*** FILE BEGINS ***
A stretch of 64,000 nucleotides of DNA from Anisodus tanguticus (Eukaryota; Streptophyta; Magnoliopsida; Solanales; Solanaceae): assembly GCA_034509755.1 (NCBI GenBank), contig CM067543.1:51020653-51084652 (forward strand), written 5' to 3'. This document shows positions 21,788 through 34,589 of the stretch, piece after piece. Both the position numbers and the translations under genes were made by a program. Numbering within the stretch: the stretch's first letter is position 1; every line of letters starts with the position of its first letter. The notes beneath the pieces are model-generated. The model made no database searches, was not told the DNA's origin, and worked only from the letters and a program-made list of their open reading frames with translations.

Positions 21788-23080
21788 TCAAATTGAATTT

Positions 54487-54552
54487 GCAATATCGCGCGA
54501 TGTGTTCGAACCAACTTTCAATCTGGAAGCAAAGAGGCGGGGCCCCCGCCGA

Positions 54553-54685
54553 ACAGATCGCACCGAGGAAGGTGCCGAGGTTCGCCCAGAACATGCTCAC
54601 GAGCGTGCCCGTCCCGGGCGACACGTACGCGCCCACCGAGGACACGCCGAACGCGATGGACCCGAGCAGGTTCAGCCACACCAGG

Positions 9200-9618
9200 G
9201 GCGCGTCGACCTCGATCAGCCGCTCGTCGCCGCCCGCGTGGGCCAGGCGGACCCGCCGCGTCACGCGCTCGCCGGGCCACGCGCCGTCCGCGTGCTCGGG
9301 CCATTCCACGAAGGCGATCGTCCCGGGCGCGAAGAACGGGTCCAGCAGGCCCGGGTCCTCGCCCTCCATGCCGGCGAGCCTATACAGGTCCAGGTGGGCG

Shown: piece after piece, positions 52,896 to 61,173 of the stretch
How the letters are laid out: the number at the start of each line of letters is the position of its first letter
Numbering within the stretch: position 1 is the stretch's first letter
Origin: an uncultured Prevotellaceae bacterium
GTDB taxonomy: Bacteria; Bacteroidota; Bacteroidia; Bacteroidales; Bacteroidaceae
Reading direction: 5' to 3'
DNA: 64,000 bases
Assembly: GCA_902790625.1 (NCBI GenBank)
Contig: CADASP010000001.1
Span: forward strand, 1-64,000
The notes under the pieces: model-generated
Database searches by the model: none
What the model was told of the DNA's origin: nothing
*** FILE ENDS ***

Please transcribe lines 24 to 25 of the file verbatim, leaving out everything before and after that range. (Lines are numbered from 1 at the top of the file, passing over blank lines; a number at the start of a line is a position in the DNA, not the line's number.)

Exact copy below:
The notes under the pieces: model-generated
Database searches by the model: none